Calgary

Mayor Nenshi and Prime Minister Trudeau 'hugged it out' during Calgary meeting

Calgary Mayor Naheed Nenshi says he "hugged it out" with Prime Minister Justin Trudeau when the two met Thursday, days after Nenshi issued a stern rebuke of his provincial and federal counterparts over their handling of the city's potential Olympic bid.

Mayor says he once again made the case for federal infrastructure dollars coming to the city

Prime Minister Justin Trudeau meets with Calgary Mayor Naheed Nenshi in Calgary Thursday. They spoke about the recent Olympic bid plebiscite and infrastructure funding for the city. (Jeff McIntosh/Canadian Press)

Calgary Mayor Naheed Nenshi says he "hugged it out" with Prime Minister Justin Trudeau when the two met Thursday, days after Nenshi issued a stern rebuke of his provincial and federal counterparts over their handling of the city's potential Olympic bid.

"We both talked about the regret we felt in terms of where we are at with this but ultimately both agreed that there was a plebiscite and it was the will of the people on how to move forward," Nenshi told reporters.

"We had a very frank conversation about lessons learned through the whole thing and sometimes it's important to get all this stuff out in the open."

Days after Calgarians voted 56 per cent against pursuing a bid for the 2026 Games, Nenshi took aim at the two higher orders of government, saying political support was virtually non-existent in the lead-up to the failed plebiscite. 

Mayor Naheed Nenshi says he had a very frank conversation with Prime Minister Justin Trudeau about Calgary's No vote on the potential bid for the 2026 Winter Olympics. (Jeff McIntosh/Canadian Press)

There was no apology forthcoming from Trudeau on Thursday, however.

"I didn't ask for it and it wasn't received because really, it wasn't our place to lay blame or have it out on what happened," said Nenshi. "It was really our place to say, 'Alright, as we work together for Calgary, as we work together to figure out what's right for Calgary, what did we learn and how are we moving forward together?'"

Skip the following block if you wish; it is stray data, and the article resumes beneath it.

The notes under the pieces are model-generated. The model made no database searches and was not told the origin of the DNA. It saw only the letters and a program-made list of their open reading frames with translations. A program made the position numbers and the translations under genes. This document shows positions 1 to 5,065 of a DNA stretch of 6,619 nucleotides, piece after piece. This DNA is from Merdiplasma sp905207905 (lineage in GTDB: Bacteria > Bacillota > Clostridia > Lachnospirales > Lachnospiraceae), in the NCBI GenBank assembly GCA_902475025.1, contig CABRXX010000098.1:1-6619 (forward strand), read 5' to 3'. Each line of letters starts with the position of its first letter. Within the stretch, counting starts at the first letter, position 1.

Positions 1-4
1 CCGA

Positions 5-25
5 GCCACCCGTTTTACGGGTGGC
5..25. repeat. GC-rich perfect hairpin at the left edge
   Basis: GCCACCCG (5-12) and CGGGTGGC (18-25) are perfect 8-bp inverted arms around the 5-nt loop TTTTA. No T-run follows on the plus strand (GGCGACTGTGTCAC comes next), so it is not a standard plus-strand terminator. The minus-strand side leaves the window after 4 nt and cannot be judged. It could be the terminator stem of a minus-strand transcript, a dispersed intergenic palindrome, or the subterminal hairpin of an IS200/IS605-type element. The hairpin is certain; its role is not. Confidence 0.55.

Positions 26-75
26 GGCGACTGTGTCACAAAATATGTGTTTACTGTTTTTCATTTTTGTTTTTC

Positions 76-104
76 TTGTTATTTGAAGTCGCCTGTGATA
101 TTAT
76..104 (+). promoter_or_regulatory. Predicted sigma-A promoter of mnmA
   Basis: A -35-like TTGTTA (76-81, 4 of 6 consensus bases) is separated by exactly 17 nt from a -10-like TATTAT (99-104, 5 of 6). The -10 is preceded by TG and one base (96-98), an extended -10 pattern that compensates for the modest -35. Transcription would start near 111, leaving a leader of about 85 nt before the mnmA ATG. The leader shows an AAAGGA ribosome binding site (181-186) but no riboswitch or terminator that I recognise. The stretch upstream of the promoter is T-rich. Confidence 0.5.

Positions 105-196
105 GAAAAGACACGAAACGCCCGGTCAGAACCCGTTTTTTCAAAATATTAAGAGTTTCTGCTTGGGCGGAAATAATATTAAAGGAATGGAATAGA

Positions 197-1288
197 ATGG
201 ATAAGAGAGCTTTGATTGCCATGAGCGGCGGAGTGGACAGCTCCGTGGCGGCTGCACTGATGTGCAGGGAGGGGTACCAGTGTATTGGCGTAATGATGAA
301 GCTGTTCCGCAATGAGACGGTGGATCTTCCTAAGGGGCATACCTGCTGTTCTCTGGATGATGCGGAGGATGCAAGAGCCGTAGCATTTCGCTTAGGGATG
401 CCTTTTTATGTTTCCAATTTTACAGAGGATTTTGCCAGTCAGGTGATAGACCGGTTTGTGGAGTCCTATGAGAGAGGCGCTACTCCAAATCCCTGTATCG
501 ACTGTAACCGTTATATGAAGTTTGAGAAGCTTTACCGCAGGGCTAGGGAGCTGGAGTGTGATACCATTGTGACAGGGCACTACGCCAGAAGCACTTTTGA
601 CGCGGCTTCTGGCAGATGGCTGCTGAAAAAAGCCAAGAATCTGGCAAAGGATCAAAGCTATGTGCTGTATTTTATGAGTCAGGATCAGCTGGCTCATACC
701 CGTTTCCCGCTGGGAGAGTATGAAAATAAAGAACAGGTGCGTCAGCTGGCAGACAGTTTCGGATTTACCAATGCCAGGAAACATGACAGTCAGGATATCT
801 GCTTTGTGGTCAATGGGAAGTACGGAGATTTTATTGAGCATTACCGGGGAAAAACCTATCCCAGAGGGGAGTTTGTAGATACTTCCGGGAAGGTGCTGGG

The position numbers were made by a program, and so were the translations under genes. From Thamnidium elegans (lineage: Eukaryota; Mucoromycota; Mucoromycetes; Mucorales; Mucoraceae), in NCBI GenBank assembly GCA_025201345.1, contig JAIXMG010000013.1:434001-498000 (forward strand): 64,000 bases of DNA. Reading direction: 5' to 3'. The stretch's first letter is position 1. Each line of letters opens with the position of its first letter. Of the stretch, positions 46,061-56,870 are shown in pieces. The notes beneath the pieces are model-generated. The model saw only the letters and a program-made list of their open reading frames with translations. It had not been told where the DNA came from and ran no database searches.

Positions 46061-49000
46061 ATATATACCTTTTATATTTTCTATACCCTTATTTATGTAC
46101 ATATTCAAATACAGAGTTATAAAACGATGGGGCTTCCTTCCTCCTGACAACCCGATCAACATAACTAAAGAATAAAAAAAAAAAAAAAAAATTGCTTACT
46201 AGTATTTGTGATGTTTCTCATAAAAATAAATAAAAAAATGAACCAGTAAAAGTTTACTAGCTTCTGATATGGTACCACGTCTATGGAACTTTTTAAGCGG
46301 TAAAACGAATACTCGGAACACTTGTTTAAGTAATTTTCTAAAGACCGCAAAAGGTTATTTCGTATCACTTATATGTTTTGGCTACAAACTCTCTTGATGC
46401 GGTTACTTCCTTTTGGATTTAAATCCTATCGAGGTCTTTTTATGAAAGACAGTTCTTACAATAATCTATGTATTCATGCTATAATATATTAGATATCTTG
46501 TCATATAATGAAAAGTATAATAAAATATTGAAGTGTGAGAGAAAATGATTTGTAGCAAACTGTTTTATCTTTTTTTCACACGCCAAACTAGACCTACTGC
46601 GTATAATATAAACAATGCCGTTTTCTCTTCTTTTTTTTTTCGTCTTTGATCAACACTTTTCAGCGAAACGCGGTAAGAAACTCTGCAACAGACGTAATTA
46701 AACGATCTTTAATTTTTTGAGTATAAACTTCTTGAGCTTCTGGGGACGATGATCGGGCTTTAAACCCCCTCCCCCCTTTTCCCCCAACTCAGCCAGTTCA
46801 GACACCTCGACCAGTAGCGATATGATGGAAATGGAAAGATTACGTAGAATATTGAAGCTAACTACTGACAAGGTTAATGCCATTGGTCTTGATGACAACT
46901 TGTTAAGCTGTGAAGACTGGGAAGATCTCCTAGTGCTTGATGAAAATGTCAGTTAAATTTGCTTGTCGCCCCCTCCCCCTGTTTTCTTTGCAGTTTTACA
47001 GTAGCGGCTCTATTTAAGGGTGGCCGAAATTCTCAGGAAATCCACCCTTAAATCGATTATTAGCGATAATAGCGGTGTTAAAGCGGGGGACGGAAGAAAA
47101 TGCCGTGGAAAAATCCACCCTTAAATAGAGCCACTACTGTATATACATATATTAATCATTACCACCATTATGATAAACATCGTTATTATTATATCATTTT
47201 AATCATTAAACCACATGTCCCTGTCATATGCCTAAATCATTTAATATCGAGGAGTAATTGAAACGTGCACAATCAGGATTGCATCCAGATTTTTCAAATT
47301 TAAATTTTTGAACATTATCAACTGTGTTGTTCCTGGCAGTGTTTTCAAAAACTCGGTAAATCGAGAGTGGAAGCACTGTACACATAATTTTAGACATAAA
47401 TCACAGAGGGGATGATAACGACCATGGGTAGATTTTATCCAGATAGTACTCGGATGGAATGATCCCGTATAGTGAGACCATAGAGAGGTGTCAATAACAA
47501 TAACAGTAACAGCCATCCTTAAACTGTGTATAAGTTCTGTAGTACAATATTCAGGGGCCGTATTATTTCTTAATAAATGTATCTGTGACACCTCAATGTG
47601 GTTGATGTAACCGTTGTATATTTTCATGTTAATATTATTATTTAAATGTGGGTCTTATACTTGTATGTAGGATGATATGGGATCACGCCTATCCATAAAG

The bulk of their time together, said Nenshi, was spent discussing economics and pipelines.

"I think he really understands the economic situation Calgary is in. Our unemployment rate is two points higher than Edmonton or Toronto, it's double that of Quebec City," said Nenshi.

"Our downtown vacancy rate means there is more vacant office space in downtown Calgary than there is office space in downtown Winnipeg."

No commitments made 

No commitments were made during the 30-minute sit-down, but Nenshi said he again made the case for an increase in federal investment in Calgary.

"You don't get commitments in a two armchairs in a quiet room meeting, but I really laid out for him that certainly with the demise of the Olympic bid, we still need that fieldhouse, we still need a plan on those legacy, high-performance sports facilities," he said.

A view of what the fieldhouse proposed for the 2026 Calgary Olympic bid looked like inside, set up for summer activities. (Calgary 2026)

"But more important than that, we need expanded convention space, investments in our travel and tourism sector, we need infrastructure that creates jobs, we can finish that Green Line.

"There are many, many, many options for infrastructure that is directly related to economic growth, but there are also ways that we can row the boat together on bringing in foreign investment and helping small businesses grow, as well as making better connections with our post secondary institutions.

"So this is all about real, bare knuckle economic development work and I laid out a number of options for their consideration."

Asked about the large protests that greeted Trudeau when he spoke at the Calgary Chamber of Commerce, Nenshi said it shows how much the city needs some economic relief.

"It really highlights that this is an issue that is impacting Calgarians of every stripe and every background, it is not an issue for one group," he said.

"Really it is about the fundamental economy of Calgary, which is the economy of Canada."

With files from Scott Dippel

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